I’ve seen fire, but no rain.
Where’s James Taylor when you need him?
A big call out and thumbs up to the magnificent mayors, councillors, local council disaster coordinators, police, volunteer firefighters, and Queensland Fire and Emergency Service (QFES) staff who have been fighting 70- plus fires across Queensland.
Absolute heroes all of them - with indistinguishable courage.
The disaster season in Queensland now starts a lot earlier and lasts longer. It’s gone from three or four months to six or seven months and undoubtedly taking a toll on all concerned. Fire is not a one-off event anymore; it appears to be a regular feature on our Queensland landscape, and we have to accept that fact and deal with it.
No doubt when we get to April/ May next year it will be highly appropriate to do a comprehensive review and look at both the human cost and the current level of resources on the ground and at the State Disaster Coordination Centre (SDCC) which have to be activated and effectively stood up for such long periods. Moreover, access to water in country towns to protect life and property during bush fires is absolutely critical. The need to act to secure those supplies is urgent.
This week, is of course, Recycling Week, and in different circumstances the LGAQ would have had a lot to say, but fighting fires, especially the communications around those efforts, must come first. We don’t want to mix up the messaging.
Here’s some recycling facts for you:
- Queenslanders currently produce over 10 million tonnes of waste per year
- Councils own and manage 500 waste facilities to receive that waste
- Queensland councils deliver a staggering 150 million red, green and yellow bin lifts a year
- Last financial year, councils directly employed 2000 staff, including contractors, to operate waste collection and manage the 500 facilities
- The total annual operating cost to councils for waste was $952 million, with an additional $479 million spent on capital to support that service to the community
Whichever way you want to look at it - waste is an enormous undertaking for our member councils and part of the roads, rates and rubbish trifecta.
For its part, the LGAQ has been focussed on working with the State Government to bring about the smoothest transition for the new Waste Levy - and securing 70% of those monies to help councils improve waste collection, recycling and the introduction of Energy from Waste (EfW) via advanced anaerobic digestion technology.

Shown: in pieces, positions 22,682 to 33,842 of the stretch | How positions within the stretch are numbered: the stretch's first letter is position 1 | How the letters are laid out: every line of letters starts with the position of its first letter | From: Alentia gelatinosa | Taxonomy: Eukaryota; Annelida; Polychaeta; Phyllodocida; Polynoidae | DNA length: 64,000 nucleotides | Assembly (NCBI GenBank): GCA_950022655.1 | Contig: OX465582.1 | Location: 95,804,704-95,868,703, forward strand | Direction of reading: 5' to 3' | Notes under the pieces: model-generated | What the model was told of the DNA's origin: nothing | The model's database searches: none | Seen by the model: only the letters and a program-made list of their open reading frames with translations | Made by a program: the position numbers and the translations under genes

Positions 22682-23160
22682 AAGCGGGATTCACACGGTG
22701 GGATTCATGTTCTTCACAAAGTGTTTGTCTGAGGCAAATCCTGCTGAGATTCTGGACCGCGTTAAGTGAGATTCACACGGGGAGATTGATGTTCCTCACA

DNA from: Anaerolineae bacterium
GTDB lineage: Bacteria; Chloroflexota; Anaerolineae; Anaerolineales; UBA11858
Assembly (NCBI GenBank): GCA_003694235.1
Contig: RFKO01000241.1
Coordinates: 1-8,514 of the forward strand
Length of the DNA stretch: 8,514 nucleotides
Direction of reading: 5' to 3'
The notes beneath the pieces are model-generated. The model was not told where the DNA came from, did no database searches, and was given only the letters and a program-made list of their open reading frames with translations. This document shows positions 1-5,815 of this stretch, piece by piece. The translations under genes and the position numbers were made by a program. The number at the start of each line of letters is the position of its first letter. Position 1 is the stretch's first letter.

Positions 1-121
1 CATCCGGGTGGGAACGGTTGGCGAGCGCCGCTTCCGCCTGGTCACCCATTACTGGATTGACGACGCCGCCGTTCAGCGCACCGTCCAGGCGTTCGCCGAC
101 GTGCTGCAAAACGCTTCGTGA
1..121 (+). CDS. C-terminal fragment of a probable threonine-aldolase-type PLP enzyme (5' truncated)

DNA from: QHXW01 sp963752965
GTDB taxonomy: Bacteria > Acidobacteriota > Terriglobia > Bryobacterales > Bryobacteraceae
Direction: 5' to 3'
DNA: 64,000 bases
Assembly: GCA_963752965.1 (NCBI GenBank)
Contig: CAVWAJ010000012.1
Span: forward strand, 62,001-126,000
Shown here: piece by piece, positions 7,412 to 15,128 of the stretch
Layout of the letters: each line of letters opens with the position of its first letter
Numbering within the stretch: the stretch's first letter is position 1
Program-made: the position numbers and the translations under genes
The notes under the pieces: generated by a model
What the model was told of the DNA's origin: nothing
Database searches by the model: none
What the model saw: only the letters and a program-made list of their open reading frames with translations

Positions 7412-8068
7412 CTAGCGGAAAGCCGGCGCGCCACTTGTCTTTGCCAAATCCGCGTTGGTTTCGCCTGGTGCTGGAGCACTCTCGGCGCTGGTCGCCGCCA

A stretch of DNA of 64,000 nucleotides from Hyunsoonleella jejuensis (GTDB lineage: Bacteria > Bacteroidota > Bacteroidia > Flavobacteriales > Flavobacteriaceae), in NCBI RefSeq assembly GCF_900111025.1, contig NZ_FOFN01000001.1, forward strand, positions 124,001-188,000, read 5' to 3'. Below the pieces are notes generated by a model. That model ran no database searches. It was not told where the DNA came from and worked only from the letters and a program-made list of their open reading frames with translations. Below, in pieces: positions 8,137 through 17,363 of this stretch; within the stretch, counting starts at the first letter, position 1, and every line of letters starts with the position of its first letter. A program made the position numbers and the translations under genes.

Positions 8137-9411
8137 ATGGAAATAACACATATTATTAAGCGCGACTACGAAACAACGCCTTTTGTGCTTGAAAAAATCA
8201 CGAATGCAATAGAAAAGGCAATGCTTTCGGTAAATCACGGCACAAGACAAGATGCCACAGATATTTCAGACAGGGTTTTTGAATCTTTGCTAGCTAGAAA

As always, we are focussing on practical measures such as using increased quantities of rubber and crushed glass in road pavement – indeed, recycling asphalt itself. To that end, the LGAQ is conducting a study tour with 29 councils to Melbourne at the end of the month to visit the Australian Road Research Board laboratories and meet with the Australian Asphalt and Pavement Association and various private sector firms to see how we can radically increase the use of recycled material in the 10, 000 kilometres of road reseal the state’s 77 councils do every year. Lifting the use of recycled material in reseals, over say five years - to between a third and a half of all inputs is eminently doable and will save money as well as the environment.
Finally, in what’s been a very big week, I hosted my interstate Local Government Association counterparts for the annual meeting, to swap ideas and new developments in our respective patches. The LGAQ also hosted a very successful LGx event – a two-day symposium for council media and communications staff. Lastly, we conducted the first ever Jadu training academy - reflecting the fact that 21 councils have made the move to our new website technology platform Jadu, and double that number of members will have made the big move by 30 June next year.
Exciting times for sure.